Friday, February 10, 2012

30 Days of Oscar Day 16: Dog Day Afternoon

* Sorry this is late, a cold has knocked me back a bit and I just forgot to post after I saw this yesterday.  There will be 2 today.

Movie: Dog Day Afternoon
Nominations: Best Picture, Best Director - Sidney Lumet, Best Actor - Al Pacino, Best Supporting Actor - Chris Sarandon,  Editing, Original Screenplay - Frank Pierson

Wins/Snubs: Original Screenplay won - though since this is based on real events, I have a bit of a beef with that. This was also the year that One Flew Over the Cuckoo's Nest (which I saw last year for this feature) ran the table picking up all the major awards.  

This movie has thus far lived in my "blind spot".  I knew the plot, I knew the actors, I knew the hype, but I'd never seen it.  So I'm pretty sure it felt victim to heightened expectations because it was good, but sadly didn't feel like anything particularly terrific.  However, one of the reasons for doing this particularly feature is to look at the films in the context of when they came out to see what they added to the field of film.  And in that spirit, this movie is pretty amazing. 

Sonny (Al Pacino) and Sal (John Cazale) go into a bank in Brooklyn at closing and plan to rob it.  They have a fairly simple plan with guns and running out before anyone catches them.  Sadly, they got some key information wrong and arrived AFTER nearly all the money was removed from the bank.  This throws their plan off a bit, and Sonny lights a garbage can on fire and the smoke starts to alert neighbors.  Pretty quickly the whole scheme devolves into chaos - with lots of police (led by Charles Durning), the FBI and of course the media.  However, Sonny isn't a bad guy - he doesn't hurt anyone, and is willing to deal with Durning to get the hostages from the bank safely out - which the media likes and soon everyone seems to be on Sonny's side.  He and Sal are just trying to get away at this point and ask for a limo to go to a jet to get away.  Before they go, Sonny just wants to see his wife - and they cops go to find Chris Sarandon.  It turns out Sonny wanted to rob the bank to get enough money ($2500) to get Chris a sex-change.  This becomes media fodder really quickly, and the gay community also rallies around them.  As with most heist films, this doesn't end well for our leads.  

I don't think I could say that Pacino deserved the Oscar more than Nicholson for Cuckoo, but he did do a great job being likeable and made it believable that he'd risk everything for his "wife" Leon.  I imagine the big reveal that Sonny is gay was a much bigger deal in 1975, so it falls a bit flat in 2012.  And I'm pretty shocked that Chris Sarandon got a nomination - his part is relatively small, and he plays a transsexual very drugged and passive.   I'm glad I've now seen this movie - it is a great heist film that you can tell others have tried to imitate in many lesser films.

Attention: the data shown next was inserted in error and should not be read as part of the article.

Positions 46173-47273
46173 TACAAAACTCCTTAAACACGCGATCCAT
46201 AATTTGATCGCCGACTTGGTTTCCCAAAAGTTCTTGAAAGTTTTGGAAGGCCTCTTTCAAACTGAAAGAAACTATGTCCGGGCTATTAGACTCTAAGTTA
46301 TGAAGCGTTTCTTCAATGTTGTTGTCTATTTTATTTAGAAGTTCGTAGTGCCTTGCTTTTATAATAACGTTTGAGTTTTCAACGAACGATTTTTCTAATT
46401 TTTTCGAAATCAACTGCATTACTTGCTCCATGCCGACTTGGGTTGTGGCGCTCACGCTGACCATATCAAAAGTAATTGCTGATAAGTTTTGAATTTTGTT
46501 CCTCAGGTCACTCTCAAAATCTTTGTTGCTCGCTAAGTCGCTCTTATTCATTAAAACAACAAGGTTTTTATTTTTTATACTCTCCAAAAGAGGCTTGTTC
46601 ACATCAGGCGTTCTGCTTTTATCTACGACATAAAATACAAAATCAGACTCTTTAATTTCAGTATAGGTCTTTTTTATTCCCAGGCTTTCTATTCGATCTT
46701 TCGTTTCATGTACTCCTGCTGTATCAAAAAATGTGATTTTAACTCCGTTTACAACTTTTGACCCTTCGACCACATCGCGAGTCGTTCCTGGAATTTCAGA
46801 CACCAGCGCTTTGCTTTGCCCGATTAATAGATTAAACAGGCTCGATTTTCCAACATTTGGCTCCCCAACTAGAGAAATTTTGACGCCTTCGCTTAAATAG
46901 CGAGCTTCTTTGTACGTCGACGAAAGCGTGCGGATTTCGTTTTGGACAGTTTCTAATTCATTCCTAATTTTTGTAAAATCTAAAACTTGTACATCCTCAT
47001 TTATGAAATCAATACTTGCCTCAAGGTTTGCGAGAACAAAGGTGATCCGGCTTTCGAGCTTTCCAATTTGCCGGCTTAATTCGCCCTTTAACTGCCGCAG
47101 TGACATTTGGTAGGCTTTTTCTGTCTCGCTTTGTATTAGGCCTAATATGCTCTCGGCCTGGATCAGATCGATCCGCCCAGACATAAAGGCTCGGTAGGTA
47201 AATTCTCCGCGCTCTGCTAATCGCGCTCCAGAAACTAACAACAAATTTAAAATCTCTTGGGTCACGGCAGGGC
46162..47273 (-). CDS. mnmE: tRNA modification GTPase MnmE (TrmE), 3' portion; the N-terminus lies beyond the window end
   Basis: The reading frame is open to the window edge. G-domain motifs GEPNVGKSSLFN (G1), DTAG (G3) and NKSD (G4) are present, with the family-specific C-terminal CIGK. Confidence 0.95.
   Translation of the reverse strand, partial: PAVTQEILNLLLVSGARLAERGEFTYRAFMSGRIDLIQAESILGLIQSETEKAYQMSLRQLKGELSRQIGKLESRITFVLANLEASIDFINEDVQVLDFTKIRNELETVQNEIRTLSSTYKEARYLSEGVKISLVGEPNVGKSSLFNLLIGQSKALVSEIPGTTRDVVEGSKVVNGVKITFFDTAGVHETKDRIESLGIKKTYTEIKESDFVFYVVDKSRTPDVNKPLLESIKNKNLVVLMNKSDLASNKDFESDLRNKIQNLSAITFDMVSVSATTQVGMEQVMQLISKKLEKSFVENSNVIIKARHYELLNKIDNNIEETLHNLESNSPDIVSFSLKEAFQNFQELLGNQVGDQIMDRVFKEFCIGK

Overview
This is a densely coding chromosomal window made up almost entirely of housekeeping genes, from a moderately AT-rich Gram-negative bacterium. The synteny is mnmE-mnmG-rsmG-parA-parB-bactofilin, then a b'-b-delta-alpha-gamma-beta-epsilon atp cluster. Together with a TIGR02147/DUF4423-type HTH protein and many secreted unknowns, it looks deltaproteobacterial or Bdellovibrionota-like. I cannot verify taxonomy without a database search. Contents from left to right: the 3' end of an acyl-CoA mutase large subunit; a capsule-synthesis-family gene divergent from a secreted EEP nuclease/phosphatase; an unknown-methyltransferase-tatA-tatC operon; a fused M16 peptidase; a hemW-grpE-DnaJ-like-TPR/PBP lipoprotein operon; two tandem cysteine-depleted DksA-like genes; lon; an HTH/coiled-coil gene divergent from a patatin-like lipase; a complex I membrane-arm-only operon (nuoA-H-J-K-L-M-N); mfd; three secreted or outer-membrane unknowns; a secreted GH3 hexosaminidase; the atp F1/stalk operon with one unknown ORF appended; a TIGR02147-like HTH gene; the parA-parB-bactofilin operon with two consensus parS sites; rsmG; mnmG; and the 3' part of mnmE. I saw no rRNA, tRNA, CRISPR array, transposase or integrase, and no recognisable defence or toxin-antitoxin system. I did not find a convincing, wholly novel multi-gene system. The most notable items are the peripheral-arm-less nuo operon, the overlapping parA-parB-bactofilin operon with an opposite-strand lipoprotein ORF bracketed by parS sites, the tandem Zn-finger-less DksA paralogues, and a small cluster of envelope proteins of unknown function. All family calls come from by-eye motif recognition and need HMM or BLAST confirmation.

Ryan McNeil said...

Sorta surprised you skipped past one of my favorite things about the films - John Cazale as Sal.

Here's a guy who seems difficult to read, especially in comparison to Sonny. He acts very courteous and polite towards his hostages, and yet seems like his finger will go for the trigger faster than Sonny's will.

I've always loved him in this film...but then again, I love him in every film he made in the 70's.

Jess said...

Oh - that was an oversight. I meant to finish my discussion of it being odd that Chris Sarandon was nominated, but not John Cazale - I thought he was awesome. And since I knew the story, but not the specifics, I kept waiting to see the relationship between Sal and Sonny. But I still liked the job he did in this very much. Much too short a career.

Dave Enkosky said...

I am such a hardcore fan of this movie that I tend to be baffled when others don't love it as much as I do. Of course, I saw this a lot when I was a kid, and I think we tend to place greater value on the movies we loved as kids.

And I actually think Pacino's performance here is outstanding, at least compared to his performances of the last few decades.

Jess said...

Dave - I do like Pacino's performance here more than much of what he's done lately. He seemed to narrow his performances so much that he plays the same person in everything now. Back in the 70s he was still willing to act in very different roles - particularly this one. I just think Jack did an even better job with Cuckoo than Pacino did here.

Dariru said...

I think this film holds up very well, even today. I can imagine at the time some of the 'homosexual' elements may have been shocking (while today those elements are almost required), but I think the film is riveting without that shock factor. A lot of it I'd attribute to Pacino and Lumet. Great film!